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                Yup makes sense. Would be great if these tests can be run somehow not counting framebuffer costs. Or maybe they can be run forcing each window to be some very small size.

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              It would be interesting to know the memory footprint of embedding a web browser control as a GUI solution.

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                If most of your apps are using the same toolkit with shared libs, is it still valid to count the RAM used by one process?

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                  That’s a really good question. I think the comparisons should just mention that when it’s true of a project. Give the shared and per-instance number.

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                  I wonder how Gtk+1.2 would stack up to Motif (or as they called it, at the time, “Bloatif”). Kind of disappointed that Qt is so high.

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                    Along the same lines, I’d love to see the different Qt versions. I assume here Qt==Qt5, but it’s worth noting that Qt has been a useful and widely deployed toolkit since 1.x, which was a lot leaner. (I used to statically link it back in the day.)

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                      Just check the list, it shows Motif and something called ‘GDK’. Since GDK is not a GUI toolkit I can only assume that this is GTK1.x. Motif uses 1.50MB and as such lies between GDK (which is lower at 1.20MB) and GTK+2 (higher at 2.80MB).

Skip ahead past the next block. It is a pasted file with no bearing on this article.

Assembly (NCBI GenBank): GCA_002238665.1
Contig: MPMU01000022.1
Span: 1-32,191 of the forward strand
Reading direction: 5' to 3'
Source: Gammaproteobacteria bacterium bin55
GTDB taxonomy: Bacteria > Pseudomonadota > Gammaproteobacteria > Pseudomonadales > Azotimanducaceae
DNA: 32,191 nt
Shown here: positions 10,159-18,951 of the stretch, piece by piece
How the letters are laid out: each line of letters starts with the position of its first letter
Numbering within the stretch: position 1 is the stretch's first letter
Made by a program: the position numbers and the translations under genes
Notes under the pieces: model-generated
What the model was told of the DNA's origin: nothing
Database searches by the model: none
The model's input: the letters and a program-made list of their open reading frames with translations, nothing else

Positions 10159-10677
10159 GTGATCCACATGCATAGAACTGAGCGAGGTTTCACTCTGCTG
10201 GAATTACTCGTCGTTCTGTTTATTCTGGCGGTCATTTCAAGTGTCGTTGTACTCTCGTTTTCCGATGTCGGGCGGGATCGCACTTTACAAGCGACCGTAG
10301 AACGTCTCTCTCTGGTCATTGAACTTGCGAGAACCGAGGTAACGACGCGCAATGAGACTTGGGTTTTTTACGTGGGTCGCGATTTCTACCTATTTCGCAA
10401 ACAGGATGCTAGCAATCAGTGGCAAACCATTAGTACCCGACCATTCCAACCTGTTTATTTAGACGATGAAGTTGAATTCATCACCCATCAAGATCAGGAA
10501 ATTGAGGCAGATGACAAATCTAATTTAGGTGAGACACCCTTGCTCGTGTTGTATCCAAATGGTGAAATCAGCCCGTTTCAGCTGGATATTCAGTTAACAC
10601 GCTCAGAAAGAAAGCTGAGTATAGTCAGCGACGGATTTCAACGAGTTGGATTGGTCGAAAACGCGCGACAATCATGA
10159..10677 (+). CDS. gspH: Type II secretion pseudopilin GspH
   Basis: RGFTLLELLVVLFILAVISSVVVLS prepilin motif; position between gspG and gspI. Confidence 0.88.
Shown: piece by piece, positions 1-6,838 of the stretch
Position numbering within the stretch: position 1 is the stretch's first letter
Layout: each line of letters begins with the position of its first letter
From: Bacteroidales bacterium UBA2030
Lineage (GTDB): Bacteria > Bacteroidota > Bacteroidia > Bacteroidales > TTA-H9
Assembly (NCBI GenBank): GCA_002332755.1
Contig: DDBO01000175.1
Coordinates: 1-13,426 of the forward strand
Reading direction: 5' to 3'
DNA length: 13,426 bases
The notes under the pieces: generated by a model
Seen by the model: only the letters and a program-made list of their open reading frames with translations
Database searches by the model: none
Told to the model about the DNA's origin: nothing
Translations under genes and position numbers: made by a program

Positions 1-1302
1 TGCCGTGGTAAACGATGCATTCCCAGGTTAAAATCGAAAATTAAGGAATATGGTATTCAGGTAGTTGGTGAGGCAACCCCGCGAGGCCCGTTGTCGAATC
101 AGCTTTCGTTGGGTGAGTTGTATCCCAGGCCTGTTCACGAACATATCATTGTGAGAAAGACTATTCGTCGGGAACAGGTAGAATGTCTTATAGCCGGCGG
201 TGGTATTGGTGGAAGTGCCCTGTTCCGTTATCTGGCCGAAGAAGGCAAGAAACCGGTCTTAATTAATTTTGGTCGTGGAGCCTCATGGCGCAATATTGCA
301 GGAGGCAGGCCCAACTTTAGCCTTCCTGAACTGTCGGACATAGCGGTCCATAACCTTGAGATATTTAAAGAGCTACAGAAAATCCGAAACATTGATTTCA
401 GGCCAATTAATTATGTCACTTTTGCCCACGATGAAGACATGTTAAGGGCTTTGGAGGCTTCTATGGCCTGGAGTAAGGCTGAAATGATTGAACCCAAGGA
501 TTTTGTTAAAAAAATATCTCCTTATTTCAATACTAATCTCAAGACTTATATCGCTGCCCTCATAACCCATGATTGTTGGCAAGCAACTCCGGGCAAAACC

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                        GDK is the drawing engine of GTK. I assume that’s using GDK to draw, without using GTK widgets.

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                          This is mostly the case - GDK is used as an abstraction layer between GTK and the underlying system (Xlib on X11). It was more Glib I was thinking about here than GDK. Still, GTK1 was a relatively lightweight abstraction on top of GDK (and gdk-pixbuf) which did not need (nor support) things like Pango, Cairo, ATK etc. It was lighter than Motif but heavier than Xaw (Athena).

                          Another interesting option for this list would be Xview (Sun’s OpenLook widget library) and the related OLIT (OpenLook Intrinsics Toolkit) which I suspect will end up being more lightweight even than GTK1 while still being perfectly usable. The somewhat sparse OpenLook style fits right in with the current flat UI toolkit trend.

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                        I remember working with Motif on…some system, I can’t remember which now…some Unix….that didn’t support shared objects, so Motif was statically linked into every Motif application. Moreover, they didn’t do a good job with the archives, so every application had a minimum size of like 2-3MB. This was back when that was an enormous amount of space.